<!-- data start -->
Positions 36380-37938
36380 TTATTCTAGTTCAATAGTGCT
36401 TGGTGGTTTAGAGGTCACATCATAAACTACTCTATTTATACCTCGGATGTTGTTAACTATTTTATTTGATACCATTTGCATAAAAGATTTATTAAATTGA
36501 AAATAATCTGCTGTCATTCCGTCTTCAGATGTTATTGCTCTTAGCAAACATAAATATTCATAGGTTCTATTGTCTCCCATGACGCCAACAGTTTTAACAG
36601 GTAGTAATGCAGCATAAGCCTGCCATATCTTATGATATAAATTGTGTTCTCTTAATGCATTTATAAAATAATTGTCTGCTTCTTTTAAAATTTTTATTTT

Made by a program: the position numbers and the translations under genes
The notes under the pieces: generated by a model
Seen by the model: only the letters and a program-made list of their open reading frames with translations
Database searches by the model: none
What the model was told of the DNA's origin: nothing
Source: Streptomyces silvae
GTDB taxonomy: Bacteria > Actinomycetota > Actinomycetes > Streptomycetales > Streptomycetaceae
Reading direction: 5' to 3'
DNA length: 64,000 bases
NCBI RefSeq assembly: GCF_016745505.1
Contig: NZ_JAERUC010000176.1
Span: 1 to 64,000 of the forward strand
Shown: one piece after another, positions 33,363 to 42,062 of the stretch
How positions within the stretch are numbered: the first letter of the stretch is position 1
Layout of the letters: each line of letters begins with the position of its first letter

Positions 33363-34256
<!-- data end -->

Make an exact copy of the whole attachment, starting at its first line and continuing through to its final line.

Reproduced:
Positions 36380-37938
36380 TTATTCTAGTTCAATAGTGCT
36401 TGGTGGTTTAGAGGTCACATCATAAACTACTCTATTTATACCTCGGATGTTGTTAACTATTTTATTTGATACCATTTGCATAAAAGATTTATTAAATTGA
36501 AAATAATCTGCTGTCATTCCGTCTTCAGATGTTATTGCTCTTAGCAAACATAAATATTCATAGGTTCTATTGTCTCCCATGACGCCAACAGTTTTAACAG
36601 GTAGTAATGCAGCATAAGCCTGCCATATCTTATGATATAAATTGTGTTCTCTTAATGCATTTATAAAATAATTGTCTGCTTCTTTTAAAATTTTTATTTT

Made by a program: the position numbers and the translations under genes
The notes under the pieces: generated by a model
Seen by the model: only the letters and a program-made list of their open reading frames with translations
Database searches by the model: none
What the model was told of the DNA's origin: nothing
Source: Streptomyces silvae
GTDB taxonomy: Bacteria > Actinomycetota > Actinomycetes > Streptomycetales > Streptomycetaceae
Reading direction: 5' to 3'
DNA length: 64,000 bases
NCBI RefSeq assembly: GCF_016745505.1
Contig: NZ_JAERUC010000176.1
Span: 1 to 64,000 of the forward strand
Shown: one piece after another, positions 33,363 to 42,062 of the stretch
How positions within the stretch are numbered: the first letter of the stretch is position 1
Layout of the letters: each line of letters begins with the position of its first letter

Positions 33363-34256